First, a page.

There are now a number of new antidepressants for atypical depression. Many people suffering from atypical depression may have been diagnosed with standard depression and given treatments appropriate to that condition. However, treatments for standard depression can be of limited effectiveness for sufferers of atypical depression.
Atypical depression is the most common subclass of depression. Many of the symptoms differ from classical depression, including increased appetite, sleepiness, leaden paralysis (feeling as though one is weighted down with lead weights) and mood reactivity (when one’s mood improves or worsens in relation to positive or negative events or occurrences). In addition, atypical depression sufferers are likely to experience the onset of their symptoms at an earlier age than those with regular depression and women are more likely than men to be afflicted.
While patients with this subclass of depression experience some relief on a course of SSRI (Selective serotonin reuptake inhibitor) such as Prozac or Zoloft, these drugs are of limited effectiveness in treating atypical depression. While reports indicate more favorable results with the older MAOI (Monoamine oxidase inhibitor) drugs, serious side-effects and dietary restrictions were common, leading researchers to experiment with newer treatments, including NDRI (Norepinephrine and dopamine reuptake inhibitor) such as Wellbutrin or Zyban and SNRI (Serotonin and norepinephrine reuptake inhibitor) like Cymbalta.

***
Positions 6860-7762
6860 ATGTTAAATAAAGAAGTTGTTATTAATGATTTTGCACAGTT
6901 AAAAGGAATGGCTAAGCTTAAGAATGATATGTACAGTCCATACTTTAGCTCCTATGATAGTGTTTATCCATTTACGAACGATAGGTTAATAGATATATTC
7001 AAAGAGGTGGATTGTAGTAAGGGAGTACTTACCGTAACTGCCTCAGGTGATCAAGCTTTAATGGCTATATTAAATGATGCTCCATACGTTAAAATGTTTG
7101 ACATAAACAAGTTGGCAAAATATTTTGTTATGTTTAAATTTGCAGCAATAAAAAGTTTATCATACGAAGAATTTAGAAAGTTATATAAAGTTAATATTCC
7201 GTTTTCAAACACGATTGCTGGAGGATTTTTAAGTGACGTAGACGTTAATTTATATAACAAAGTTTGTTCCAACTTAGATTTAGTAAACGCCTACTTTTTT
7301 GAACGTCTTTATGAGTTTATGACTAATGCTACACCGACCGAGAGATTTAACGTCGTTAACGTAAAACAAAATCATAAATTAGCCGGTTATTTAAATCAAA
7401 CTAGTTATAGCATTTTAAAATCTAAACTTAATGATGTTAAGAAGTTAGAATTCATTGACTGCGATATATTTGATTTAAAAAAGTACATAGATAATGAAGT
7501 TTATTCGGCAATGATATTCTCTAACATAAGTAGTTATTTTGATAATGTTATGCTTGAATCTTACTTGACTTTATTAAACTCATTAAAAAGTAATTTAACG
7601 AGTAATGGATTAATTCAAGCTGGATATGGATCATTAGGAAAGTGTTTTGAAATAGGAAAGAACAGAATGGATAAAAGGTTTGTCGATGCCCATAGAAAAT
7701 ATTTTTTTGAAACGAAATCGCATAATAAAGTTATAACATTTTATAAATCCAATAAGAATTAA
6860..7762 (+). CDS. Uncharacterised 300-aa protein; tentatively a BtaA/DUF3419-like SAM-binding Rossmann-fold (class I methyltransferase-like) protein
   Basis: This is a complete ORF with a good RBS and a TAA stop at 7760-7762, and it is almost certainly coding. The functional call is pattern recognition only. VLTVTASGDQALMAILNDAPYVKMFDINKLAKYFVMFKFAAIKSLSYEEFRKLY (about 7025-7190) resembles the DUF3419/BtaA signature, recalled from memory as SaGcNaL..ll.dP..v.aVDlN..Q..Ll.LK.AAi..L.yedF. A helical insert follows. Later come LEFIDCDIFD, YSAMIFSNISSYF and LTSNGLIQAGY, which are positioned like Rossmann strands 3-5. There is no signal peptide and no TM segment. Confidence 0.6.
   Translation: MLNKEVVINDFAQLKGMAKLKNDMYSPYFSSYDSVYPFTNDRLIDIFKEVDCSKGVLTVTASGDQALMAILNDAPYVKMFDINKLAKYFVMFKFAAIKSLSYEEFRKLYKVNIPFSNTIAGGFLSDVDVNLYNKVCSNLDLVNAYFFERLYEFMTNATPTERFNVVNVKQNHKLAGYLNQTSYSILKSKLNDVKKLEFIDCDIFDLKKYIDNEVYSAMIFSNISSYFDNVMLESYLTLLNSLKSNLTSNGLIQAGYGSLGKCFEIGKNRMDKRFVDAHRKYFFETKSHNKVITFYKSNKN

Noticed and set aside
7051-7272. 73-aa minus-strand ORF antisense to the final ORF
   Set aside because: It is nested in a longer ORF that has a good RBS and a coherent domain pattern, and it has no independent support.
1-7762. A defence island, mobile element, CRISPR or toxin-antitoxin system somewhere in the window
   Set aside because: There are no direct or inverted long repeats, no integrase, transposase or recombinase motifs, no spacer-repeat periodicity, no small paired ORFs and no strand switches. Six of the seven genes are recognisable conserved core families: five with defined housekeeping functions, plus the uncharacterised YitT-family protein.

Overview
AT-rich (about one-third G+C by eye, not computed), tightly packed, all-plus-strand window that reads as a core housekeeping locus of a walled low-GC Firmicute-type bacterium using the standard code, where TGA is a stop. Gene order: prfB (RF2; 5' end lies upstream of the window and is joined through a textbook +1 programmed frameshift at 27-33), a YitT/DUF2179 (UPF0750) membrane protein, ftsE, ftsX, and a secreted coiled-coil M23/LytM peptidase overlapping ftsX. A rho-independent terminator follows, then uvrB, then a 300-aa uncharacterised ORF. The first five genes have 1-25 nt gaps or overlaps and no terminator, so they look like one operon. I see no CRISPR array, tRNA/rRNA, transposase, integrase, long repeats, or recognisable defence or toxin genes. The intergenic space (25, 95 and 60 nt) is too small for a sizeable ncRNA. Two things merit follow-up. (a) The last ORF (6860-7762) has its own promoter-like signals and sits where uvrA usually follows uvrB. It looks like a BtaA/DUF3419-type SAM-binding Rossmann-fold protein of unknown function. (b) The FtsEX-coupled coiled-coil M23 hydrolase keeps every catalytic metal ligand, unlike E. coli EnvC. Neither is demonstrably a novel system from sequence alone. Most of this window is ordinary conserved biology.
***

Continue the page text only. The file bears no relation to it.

Rather than affecting serotonin levels, NDRI’s function by increasing the norepinephrine and dopamine levels in the brain. Since NDRI treatment results in a greater vitalizing affect than SSRIs, it is particularly helpful for the tendency of the atypical depression sufferer to sleep abnormally long amounts. NDRI’s lack the sexual side effects of SSRI’s, nor do they appear to contribute to weight gain. However, NDRI’s are not safe for people with a history of seizures.
SNRI’s affect both the serotonin and nor epinephrine levels in the brain. They are also used to treat obsessive-compulsive disorders and fibromyalgia symptoms. SNRI’s share many of the side effects of SSRI’s though sometimes to a lesser degree. Cessation of SNRI’s can lead to withdrawal symptoms, so patients using these drugs are generally given a tapering-off dose when discontinuing.
These new antidepressants for atypical depression give hope to people for whom other treatments have proved ineffective. People who feel that their depression symptoms have only been partly relieved by standard treatment may want to investigate the possibility that they are actually suffering from atypical depression.